The AWCS appreciates the assistance and encouragement we have received for so many years from our members and supporters in our efforts to make the world a safer place for cetaceans.

Now, with the pandemic upon us, please take care of yourselves, your families and your communities.


Better times will return, but for now we must be vigilant, follow the guidance of our health authorities, and stay strong. We wish you well.

There was a time, decades ago, when efforts to protect whales had a single focus – silencing the harpoon cannons of commercial whaling fleets. Despite much success, that menace continues today with Japanese, Icelandic and Norwegian whalers targeting as many as 2,000 fin, sei and minke whales last year. Hundreds more whales have been harpooned during 2019-20.

In addition, since the years of heavy commercial whaling new issues have emerged that threaten the recovery, and in some cases the long-term survival, of whale and dolphin species.

The oceans are being polluted, food chains contaminated, habitats degraded.

The sound generated by shipping, fossil fuel exploration and military sonar are disrupting cetacean feeding and breeding activity, driving them from their preferred socialising and feeding areas and can lead directly to death.

Overfishing is depleting the abundance of cetaceans’ natural prey species, while this and other netting activities are entangling and killing even the most critically endangered whales and dolphins.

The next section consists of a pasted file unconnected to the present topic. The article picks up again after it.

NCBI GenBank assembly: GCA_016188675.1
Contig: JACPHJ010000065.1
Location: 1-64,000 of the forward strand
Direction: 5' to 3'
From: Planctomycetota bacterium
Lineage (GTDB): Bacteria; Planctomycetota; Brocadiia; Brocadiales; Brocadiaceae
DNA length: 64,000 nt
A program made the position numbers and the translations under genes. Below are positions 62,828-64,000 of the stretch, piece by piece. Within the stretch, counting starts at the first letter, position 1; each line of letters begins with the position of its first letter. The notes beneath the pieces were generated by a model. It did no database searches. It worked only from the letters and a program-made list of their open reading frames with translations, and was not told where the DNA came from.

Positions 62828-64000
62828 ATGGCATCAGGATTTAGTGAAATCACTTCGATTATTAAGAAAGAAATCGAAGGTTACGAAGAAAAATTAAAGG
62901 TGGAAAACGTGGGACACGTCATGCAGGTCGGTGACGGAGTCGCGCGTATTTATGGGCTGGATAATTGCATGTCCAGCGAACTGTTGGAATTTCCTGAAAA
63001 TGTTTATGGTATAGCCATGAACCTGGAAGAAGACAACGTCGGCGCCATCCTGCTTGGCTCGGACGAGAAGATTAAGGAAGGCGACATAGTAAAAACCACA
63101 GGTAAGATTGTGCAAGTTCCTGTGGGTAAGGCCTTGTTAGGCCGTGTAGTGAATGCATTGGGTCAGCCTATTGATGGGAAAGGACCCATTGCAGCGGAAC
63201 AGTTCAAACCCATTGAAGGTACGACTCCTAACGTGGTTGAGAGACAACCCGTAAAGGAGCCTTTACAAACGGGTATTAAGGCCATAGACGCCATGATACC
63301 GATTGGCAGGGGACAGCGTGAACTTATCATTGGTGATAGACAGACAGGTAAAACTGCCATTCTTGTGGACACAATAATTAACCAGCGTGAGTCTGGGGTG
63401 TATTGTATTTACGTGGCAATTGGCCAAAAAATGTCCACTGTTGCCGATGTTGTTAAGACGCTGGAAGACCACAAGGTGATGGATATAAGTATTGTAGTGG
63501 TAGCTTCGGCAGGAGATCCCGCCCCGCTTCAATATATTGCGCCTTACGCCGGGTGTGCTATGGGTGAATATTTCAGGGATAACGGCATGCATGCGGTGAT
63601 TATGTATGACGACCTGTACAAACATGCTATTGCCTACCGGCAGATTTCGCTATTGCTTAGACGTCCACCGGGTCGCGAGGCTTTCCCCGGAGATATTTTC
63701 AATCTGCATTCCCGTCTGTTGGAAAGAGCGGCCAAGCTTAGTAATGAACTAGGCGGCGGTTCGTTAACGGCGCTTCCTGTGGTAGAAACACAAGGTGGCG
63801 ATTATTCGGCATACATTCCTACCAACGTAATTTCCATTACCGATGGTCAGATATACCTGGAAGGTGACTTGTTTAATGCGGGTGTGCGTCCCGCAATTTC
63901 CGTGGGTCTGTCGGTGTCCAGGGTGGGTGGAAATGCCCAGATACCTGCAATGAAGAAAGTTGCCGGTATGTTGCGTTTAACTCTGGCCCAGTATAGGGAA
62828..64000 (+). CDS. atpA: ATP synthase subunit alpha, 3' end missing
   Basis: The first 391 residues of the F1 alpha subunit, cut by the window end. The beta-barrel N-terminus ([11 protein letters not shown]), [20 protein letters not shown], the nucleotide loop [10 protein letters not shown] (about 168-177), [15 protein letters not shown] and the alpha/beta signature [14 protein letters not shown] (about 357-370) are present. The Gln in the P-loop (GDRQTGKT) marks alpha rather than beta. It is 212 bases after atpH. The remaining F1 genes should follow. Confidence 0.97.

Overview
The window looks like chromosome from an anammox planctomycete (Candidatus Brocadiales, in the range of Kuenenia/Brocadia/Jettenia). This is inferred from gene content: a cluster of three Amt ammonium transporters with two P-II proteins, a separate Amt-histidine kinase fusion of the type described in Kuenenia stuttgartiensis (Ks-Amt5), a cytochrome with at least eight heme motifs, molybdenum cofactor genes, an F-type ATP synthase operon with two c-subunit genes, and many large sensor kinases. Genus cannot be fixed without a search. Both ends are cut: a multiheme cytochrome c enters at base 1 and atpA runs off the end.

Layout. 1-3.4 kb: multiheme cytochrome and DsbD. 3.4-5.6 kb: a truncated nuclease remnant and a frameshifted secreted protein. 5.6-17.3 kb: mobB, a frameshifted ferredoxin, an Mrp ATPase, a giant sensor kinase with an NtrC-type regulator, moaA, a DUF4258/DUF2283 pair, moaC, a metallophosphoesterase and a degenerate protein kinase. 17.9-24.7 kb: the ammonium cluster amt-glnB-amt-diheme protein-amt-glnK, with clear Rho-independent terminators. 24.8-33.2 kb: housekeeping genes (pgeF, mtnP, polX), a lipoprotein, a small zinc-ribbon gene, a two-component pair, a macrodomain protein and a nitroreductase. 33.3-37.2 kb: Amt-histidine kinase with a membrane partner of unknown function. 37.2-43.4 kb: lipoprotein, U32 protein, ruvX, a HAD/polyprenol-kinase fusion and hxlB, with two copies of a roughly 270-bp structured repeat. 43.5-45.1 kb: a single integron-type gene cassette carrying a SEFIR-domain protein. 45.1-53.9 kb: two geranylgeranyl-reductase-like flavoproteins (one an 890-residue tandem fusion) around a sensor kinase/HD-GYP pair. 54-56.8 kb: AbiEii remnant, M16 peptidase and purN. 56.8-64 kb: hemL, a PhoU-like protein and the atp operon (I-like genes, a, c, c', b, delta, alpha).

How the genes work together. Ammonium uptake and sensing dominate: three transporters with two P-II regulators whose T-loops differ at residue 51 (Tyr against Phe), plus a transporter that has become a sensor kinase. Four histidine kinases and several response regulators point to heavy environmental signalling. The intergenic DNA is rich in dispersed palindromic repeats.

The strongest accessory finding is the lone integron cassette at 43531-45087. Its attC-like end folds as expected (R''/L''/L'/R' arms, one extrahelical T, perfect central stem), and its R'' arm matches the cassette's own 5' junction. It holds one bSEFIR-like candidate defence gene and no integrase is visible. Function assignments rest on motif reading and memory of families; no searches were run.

Our reluctance to act quickly and effectively to reduce greenhouse gas emissions is leading to increased ocean acidification, rising sea surface temperatures and changes to marine ecosystems.

In the meantime, our growing interest in whales and dolphins and our desire to be close to them is resulting in new forms of exploitation that can interfere with their natural behavior and add to the growing cumulative impacts of human activity.

With this website we hope to create greater understanding of whales and dolphins, awareness about the diversity and scale of the threats faced by them, and to inspire people to take steps, big or small, to lessen our impact on cetaceans and on the environment we share with them.



Dedicated to



education and